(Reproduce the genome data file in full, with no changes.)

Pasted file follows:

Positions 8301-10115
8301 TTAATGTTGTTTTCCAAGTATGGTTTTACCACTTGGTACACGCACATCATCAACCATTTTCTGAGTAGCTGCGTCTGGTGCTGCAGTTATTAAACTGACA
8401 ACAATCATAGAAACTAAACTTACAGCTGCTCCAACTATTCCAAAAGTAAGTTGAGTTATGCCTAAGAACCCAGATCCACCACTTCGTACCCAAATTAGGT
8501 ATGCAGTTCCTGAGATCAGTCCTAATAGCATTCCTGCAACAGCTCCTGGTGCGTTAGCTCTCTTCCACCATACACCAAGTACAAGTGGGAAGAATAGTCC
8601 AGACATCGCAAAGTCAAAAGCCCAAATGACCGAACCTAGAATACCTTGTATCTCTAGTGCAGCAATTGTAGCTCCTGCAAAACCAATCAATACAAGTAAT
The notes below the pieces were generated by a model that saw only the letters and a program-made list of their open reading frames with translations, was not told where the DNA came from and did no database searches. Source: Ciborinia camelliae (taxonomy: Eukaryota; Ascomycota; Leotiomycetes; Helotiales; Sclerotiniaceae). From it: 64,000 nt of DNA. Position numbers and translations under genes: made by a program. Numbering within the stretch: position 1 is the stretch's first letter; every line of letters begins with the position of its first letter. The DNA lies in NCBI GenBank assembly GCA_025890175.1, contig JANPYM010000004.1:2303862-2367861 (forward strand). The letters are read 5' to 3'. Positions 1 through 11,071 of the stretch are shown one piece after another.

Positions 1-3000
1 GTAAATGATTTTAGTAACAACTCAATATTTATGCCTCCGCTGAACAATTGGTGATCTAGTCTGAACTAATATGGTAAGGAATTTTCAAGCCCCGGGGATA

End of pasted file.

Positions 8301-10115
8301 TTAATGTTGTTTTCCAAGTATGGTTTTACCACTTGGTACACGCACATCATCAACCATTTTCTGAGTAGCTGCGTCTGGTGCTGCAGTTATTAAACTGACA
8401 ACAATCATAGAAACTAAACTTACAGCTGCTCCAACTATTCCAAAAGTAAGTTGAGTTATGCCTAAGAACCCAGATCCACCACTTCGTACCCAAATTAGGT
8501 ATGCAGTTCCTGAGATCAGTCCTAATAGCATTCCTGCAACAGCTCCTGGTGCGTTAGCTCTCTTCCACCATACACCAAGTACAAGTGGGAAGAATAGTCC
8601 AGACATCGCAAAGTCAAAAGCCCAAATGACCGAACCTAGAATACCTTGTATCTCTAGTGCAGCAATTGTAGCTCCTGCAAAACCAATCAATACAAGTAAT
The notes below the pieces were generated by a model that saw only the letters and a program-made list of their open reading frames with translations, was not told where the DNA came from and did no database searches. Source: Ciborinia camelliae (taxonomy: Eukaryota; Ascomycota; Leotiomycetes; Helotiales; Sclerotiniaceae). From it: 64,000 nt of DNA. Position numbers and translations under genes: made by a program. Numbering within the stretch: position 1 is the stretch's first letter; every line of letters begins with the position of its first letter. The DNA lies in NCBI GenBank assembly GCA_025890175.1, contig JANPYM010000004.1:2303862-2367861 (forward strand). The letters are read 5' to 3'. Positions 1 through 11,071 of the stretch are shown one piece after another.

Positions 1-3000
1 GTAAATGATTTTAGTAACAACTCAATATTTATGCCTCCGCTGAACAATTGGTGATCTAGTCTGAACTAATATGGTAAGGAATTTTCAAGCCCCGGGGATA